In late November, I began a three-week stay on the CCGS Amundsen, a Canadian Coast Guard ice-breaker and scientific research vessel that is spending 15 months in the Arctic. This expedition will be the first ever to spend the winter moving through sea ice north of the Arctic Circle — and at present, I am the only reporter on board. The logistics of such an expedition are extremely difficult. But we are here now because it is so important to predict the effects of climate change in the Arctic.
Photos© Elizabeth Grossman
As I write, the ship is grinding forward. The sound of breaking ice roars just beyond the porthole of my compact little berth on the lowest deck in the bow of the ship. It’s like being in the scoop of a snowplow.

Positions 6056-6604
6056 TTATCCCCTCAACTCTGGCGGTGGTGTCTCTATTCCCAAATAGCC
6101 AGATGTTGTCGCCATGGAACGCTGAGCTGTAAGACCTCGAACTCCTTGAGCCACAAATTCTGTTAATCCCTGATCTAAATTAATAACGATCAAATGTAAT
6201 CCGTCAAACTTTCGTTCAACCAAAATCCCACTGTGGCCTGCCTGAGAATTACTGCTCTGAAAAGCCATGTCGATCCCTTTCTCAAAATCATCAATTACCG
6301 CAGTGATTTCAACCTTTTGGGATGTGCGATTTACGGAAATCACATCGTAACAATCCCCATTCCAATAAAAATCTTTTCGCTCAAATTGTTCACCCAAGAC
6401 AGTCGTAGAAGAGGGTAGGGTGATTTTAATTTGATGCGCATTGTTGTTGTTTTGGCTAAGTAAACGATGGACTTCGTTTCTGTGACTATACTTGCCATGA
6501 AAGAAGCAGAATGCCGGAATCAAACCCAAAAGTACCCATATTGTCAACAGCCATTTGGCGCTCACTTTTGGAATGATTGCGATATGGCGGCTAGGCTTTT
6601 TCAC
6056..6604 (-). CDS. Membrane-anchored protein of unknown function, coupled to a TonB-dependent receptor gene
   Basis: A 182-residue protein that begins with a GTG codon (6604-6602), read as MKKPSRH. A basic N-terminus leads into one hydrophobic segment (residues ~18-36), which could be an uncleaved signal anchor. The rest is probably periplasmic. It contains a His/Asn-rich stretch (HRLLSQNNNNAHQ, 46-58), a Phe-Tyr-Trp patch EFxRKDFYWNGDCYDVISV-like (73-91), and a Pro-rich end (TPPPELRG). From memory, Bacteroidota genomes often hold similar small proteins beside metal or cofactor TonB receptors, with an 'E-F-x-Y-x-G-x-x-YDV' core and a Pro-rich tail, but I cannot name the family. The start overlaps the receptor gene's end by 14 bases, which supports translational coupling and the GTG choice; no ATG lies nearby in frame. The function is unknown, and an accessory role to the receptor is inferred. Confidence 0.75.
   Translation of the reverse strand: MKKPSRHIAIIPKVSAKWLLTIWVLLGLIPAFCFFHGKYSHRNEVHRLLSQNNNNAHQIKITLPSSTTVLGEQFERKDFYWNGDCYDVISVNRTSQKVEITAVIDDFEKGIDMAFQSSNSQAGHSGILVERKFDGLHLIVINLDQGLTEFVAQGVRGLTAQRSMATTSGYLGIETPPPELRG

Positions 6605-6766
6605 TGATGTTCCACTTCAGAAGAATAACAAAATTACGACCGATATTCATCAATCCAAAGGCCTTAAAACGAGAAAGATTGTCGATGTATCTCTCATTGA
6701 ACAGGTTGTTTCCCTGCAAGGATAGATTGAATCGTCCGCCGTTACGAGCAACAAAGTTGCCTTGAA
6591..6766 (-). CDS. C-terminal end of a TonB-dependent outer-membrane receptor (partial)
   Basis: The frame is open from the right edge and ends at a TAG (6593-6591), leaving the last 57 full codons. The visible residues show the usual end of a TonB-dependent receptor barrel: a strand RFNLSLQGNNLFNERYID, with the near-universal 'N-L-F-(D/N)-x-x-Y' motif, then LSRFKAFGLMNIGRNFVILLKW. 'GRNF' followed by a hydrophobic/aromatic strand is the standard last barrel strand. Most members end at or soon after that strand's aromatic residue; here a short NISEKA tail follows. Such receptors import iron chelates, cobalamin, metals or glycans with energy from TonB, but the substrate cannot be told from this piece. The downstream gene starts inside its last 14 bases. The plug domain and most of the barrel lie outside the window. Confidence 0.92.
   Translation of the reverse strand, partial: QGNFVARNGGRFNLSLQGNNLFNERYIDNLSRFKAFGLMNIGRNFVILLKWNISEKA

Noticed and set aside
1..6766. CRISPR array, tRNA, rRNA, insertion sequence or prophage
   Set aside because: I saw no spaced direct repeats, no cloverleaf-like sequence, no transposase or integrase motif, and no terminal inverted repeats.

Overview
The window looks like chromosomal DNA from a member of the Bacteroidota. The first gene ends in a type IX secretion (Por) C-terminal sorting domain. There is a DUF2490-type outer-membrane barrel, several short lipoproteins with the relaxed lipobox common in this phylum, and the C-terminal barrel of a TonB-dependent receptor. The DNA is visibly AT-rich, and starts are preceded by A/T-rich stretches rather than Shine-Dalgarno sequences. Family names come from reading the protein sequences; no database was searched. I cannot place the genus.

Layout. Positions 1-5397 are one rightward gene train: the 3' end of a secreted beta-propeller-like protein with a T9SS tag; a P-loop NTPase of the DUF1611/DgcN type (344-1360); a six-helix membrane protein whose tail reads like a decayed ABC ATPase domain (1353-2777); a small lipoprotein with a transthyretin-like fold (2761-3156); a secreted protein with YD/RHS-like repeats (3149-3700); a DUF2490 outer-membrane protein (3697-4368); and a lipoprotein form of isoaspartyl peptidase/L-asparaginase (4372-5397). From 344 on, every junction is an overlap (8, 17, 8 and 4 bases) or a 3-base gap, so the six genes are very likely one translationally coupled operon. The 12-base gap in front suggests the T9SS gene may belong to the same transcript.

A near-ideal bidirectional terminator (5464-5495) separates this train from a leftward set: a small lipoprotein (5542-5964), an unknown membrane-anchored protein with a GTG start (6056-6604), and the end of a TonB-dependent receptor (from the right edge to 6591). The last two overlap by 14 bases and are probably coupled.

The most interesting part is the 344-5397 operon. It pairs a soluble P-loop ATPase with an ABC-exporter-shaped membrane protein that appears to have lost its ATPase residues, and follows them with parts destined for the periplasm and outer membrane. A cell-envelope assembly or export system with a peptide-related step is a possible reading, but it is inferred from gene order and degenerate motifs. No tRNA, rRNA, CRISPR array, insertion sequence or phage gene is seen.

Ten international science teams rotating in groups of about 20 — altogether over 200 scientists from 15 different countries — are taking part in this expedition, making it the largest International Polar Year project in the ... Read more